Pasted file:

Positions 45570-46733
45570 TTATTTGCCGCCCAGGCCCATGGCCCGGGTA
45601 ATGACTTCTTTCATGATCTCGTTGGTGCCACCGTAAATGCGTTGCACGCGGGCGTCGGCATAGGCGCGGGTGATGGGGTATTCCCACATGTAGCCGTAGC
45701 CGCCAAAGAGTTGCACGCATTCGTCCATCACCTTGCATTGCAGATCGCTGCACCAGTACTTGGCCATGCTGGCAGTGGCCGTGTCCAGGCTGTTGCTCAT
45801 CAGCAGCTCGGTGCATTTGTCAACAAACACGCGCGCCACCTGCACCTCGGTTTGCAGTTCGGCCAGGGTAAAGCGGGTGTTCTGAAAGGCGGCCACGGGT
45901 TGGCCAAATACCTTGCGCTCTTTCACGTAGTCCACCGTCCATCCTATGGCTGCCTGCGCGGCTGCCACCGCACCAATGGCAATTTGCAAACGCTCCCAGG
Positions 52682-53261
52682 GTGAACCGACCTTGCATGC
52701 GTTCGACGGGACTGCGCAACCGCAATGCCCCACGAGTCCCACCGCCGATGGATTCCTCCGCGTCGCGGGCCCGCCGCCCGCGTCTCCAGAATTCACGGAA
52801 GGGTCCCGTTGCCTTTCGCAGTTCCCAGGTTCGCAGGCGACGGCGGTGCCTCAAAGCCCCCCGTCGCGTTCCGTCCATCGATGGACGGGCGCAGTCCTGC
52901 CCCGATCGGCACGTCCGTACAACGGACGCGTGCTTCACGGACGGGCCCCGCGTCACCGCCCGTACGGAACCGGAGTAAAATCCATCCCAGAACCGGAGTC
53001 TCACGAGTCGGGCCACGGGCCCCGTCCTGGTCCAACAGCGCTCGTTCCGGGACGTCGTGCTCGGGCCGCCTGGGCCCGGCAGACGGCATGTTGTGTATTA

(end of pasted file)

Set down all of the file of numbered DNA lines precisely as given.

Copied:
Positions 45570-46733
45570 TTATTTGCCGCCCAGGCCCATGGCCCGGGTA
45601 ATGACTTCTTTCATGATCTCGTTGGTGCCACCGTAAATGCGTTGCACGCGGGCGTCGGCATAGGCGCGGGTGATGGGGTATTCCCACATGTAGCCGTAGC
45701 CGCCAAAGAGTTGCACGCATTCGTCCATCACCTTGCATTGCAGATCGCTGCACCAGTACTTGGCCATGCTGGCAGTGGCCGTGTCCAGGCTGTTGCTCAT
45801 CAGCAGCTCGGTGCATTTGTCAACAAACACGCGCGCCACCTGCACCTCGGTTTGCAGTTCGGCCAGGGTAAAGCGGGTGTTCTGAAAGGCGGCCACGGGT
45901 TGGCCAAATACCTTGCGCTCTTTCACGTAGTCCACCGTCCATCCTATGGCTGCCTGCGCGGCTGCCACCGCACCAATGGCAATTTGCAAACGCTCCCAGG
Positions 52682-53261
52682 GTGAACCGACCTTGCATGC
52701 GTTCGACGGGACTGCGCAACCGCAATGCCCCACGAGTCCCACCGCCGATGGATTCCTCCGCGTCGCGGGCCCGCCGCCCGCGTCTCCAGAATTCACGGAA
52801 GGGTCCCGTTGCCTTTCGCAGTTCCCAGGTTCGCAGGCGACGGCGGTGCCTCAAAGCCCCCCGTCGCGTTCCGTCCATCGATGGACGGGCGCAGTCCTGC
52901 CCCGATCGGCACGTCCGTACAACGGACGCGTGCTTCACGGACGGGCCCCGCGTCACCGCCCGTACGGAACCGGAGTAAAATCCATCCCAGAACCGGAGTC
53001 TCACGAGTCGGGCCACGGGCCCCGTCCTGGTCCAACAGCGCTCGTTCCGGGACGTCGTGCTCGGGCCGCCTGGGCCCGGCAGACGGCATGTTGTGTATTA